Even MLB commissioner Rob Manfred is starting to doubt the idea that a 2020 MLB season will finally materialize given the months of arguing between the owners and the player's union.
Manfred told ESPN's Mike Greenberg that he is "not confident" that a 2020 season will happen, adding that he is not 100 percent certain games will be played despite saying the opposite just days ago.
"The owners are a hundred percent committed to getting baseball back on the field," Manfred said. "Unfortunately, I can't tell you that I'm a hundred percent certain that's gonna happen."
Manfred called the prolonged absence "a disaster for our game," which reads like he's trying to pass the buck to the two warring factions locked in a negotiation battle rather than accept responsibility on his own. He also tried to shift the blame back to the MLBPA, claiming that the decision to end good-faith negotiations was "really negative in terms of our efforts."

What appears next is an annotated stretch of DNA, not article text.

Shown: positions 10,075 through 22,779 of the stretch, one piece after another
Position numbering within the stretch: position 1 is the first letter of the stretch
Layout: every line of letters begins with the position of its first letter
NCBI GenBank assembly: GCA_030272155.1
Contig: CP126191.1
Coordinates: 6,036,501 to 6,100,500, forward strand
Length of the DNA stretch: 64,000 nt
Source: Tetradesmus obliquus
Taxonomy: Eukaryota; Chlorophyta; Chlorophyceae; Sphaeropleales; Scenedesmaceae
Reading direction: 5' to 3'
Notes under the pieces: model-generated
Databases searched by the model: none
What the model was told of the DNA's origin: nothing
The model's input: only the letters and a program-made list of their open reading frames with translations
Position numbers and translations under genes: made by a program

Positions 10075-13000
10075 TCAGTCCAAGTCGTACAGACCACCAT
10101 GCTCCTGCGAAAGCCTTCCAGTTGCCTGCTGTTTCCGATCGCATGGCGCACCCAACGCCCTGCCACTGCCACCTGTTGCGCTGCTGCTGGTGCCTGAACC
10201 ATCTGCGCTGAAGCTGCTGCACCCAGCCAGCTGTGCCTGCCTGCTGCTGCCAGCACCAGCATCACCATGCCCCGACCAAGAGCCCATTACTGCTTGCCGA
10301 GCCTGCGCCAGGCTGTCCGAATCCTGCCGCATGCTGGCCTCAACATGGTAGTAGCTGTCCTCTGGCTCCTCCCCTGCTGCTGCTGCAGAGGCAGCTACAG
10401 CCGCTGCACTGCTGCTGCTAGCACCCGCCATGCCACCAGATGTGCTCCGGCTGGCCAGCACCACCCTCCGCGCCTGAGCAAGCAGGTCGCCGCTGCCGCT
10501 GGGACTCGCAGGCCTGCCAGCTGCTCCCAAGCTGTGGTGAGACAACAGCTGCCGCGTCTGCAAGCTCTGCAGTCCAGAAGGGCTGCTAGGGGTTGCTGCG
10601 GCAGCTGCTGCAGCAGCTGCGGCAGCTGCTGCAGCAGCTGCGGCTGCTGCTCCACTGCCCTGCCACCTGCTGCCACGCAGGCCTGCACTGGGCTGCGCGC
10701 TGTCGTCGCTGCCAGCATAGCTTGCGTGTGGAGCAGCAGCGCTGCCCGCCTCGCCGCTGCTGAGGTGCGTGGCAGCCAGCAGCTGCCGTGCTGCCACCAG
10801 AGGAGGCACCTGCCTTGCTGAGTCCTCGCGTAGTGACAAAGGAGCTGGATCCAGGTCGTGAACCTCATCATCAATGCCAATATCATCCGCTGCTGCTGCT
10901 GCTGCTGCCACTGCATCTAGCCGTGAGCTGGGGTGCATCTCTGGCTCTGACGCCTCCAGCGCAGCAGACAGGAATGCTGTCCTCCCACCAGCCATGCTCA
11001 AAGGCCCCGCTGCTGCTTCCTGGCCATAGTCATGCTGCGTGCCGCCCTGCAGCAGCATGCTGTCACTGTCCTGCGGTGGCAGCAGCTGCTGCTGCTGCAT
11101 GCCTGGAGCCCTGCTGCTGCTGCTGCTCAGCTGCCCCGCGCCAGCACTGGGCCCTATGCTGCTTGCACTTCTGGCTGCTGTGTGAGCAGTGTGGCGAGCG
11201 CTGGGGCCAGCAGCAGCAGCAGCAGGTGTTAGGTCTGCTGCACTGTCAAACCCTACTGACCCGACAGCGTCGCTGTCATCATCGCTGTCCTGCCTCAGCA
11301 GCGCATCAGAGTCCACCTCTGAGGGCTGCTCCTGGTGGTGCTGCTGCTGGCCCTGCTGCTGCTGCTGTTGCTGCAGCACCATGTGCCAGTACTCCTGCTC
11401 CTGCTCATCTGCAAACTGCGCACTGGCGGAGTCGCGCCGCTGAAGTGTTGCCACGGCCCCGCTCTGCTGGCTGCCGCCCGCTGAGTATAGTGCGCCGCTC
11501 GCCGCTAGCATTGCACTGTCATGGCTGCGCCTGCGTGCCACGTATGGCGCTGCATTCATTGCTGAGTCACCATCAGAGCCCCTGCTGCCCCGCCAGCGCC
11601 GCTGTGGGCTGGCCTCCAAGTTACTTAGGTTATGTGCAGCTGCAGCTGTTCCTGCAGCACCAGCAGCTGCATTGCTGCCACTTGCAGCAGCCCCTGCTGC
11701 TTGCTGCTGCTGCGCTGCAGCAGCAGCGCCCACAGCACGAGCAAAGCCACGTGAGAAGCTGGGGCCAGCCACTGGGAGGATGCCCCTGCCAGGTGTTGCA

This recent saving face is in sharp contrast to what he told Karl Ravech right before the 2020 MLB Draft, when he said that there would "unequivocally" be a 2020 MLB season.
According to Bill Shaikin of the LA Times, the league also sent a letter to the MLBPA that claimed there would be no 2020 season unless the players waived any legal claims against the MLB.
If games aren't played this year, despite the fact that Manfred could institute a short season given his power as commissioner, let the record show that the inactivity of the commissioner and the unwillingness of a greedy group of 30 billionaires to move an inch in negotiations torpedoed their chances.